Five Tips for Getting Started With the Vegetable Garden Planner

Reader Contribution by Staff
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In the past few weeks, I have used the new Vegetable Garden Planner to design and tweak several garden plans, and here’s the truth: This software does for organic garden planning what tax software does for filing one’s income taxes. (For more information on what the Garden Planner can do, see Vegetable Garden Planner – Design Your Best Garden Ever.) I am a convert, and I have a few tips to help get you off to a good start.

1. Watch the instructional videos. They are short and quite entertaining. Then start experimenting.

2. Include edges when defining your garden’s size. A larger grid displays better on the screen, and edges are important gardening work space anyway. You can go back and resize any garden using the “Plan Size & Grid” button (ruler icon). Use the “Settings” button (gray tool icon) to delete a plan. Start over if you make a mess.

3. Use the mouse to drag out rows or block plantings rather than popping in individual plants one click at a time. Doing so shows you how many plants are likely to fit into the available space, and simplifies keeping track of varieties and succession planting.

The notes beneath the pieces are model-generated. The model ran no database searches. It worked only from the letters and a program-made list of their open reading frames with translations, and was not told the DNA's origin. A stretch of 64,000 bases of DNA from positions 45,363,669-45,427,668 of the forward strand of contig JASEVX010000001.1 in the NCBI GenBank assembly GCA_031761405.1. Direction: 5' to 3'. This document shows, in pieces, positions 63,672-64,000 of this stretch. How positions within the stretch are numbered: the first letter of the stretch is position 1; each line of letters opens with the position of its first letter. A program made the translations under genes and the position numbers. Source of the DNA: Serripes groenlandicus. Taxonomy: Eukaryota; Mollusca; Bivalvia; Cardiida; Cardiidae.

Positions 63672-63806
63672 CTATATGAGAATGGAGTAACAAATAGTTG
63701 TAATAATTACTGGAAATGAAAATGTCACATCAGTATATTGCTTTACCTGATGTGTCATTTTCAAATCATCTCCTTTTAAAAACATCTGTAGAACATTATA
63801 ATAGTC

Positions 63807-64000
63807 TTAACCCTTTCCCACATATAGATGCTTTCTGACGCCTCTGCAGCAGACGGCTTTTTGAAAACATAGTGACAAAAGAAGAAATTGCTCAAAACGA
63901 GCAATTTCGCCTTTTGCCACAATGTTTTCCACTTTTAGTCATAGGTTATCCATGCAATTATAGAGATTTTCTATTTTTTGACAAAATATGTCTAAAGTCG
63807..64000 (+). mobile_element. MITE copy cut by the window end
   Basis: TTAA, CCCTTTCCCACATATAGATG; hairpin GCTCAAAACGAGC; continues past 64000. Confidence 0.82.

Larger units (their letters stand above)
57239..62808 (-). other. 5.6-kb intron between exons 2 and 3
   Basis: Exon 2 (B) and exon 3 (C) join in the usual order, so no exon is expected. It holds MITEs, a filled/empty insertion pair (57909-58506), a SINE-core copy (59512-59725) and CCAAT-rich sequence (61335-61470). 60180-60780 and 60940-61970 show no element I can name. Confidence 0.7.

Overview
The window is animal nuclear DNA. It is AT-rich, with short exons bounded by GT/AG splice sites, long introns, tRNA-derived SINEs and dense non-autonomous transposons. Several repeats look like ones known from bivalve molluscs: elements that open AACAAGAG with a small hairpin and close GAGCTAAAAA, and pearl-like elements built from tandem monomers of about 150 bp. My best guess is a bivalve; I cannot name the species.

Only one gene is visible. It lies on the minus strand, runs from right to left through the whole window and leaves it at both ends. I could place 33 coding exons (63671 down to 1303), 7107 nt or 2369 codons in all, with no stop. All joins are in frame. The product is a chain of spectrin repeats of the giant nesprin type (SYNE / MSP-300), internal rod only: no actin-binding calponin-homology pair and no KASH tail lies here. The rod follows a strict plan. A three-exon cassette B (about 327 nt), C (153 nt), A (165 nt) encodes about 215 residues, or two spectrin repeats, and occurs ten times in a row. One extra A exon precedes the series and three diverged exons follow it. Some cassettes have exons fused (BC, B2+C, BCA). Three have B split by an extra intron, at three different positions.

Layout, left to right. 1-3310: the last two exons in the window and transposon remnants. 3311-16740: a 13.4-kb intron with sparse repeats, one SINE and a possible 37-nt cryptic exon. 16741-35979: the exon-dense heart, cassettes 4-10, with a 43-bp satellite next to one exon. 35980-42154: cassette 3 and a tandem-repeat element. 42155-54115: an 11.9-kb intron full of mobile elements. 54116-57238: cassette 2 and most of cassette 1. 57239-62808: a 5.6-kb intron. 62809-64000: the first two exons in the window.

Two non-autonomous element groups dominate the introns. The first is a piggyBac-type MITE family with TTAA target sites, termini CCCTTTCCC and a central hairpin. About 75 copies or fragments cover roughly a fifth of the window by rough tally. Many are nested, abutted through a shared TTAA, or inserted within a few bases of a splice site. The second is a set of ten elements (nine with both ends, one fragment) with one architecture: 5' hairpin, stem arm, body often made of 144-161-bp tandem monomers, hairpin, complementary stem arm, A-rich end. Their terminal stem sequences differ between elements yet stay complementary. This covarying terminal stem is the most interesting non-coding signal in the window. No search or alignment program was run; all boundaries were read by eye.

4. Make use of the “Label and Variety” boxes that come up when you double-click a crop. This magic box is actually a two-layered affair, wherein you can click the add button to key in specific varieties and when you will plant and harvest them. For experienced gardeners, this is a superior feature that allows you to put what you know into your plan. Crops with quirky planting dates that vary with climate, such as broccoli, can be manually keyed in when necessary. You can do the same with plants being grown for seed, which may occupy space for longer than normal.

5. Manage things month by month. To see how your garden will flow through the season, look at it month-by-month (the button on the toolbar that has ALL as its default setting). Custom in-ground settings from the “Label and Variety” boxes will be reflected as plantings change in the beds or rows. I love this feature because it gives me an instant bird’s-eye view of what the garden should look like in any given month.

You may be surprised at how quickly you can learn to use the Planner. Only one hour spent watching the videos, setting your frost dates, and laying out a bed or two will get you going. Then spend another hour playing with plant labels and monthly layouts. That’s when you’re most likely to sit back and realize that this thing really works. It’s a great new tool for growing a better garden.

You can try the new Vegetable Garden Planner free for 7 days.

Contributing editorBarbara Pleasantgardens in southwest Virginia, where she grows vegetables, herbs, fruits, flowers and a few lucky chickens. Contact Barbara by visitingher websiteor finding her on.

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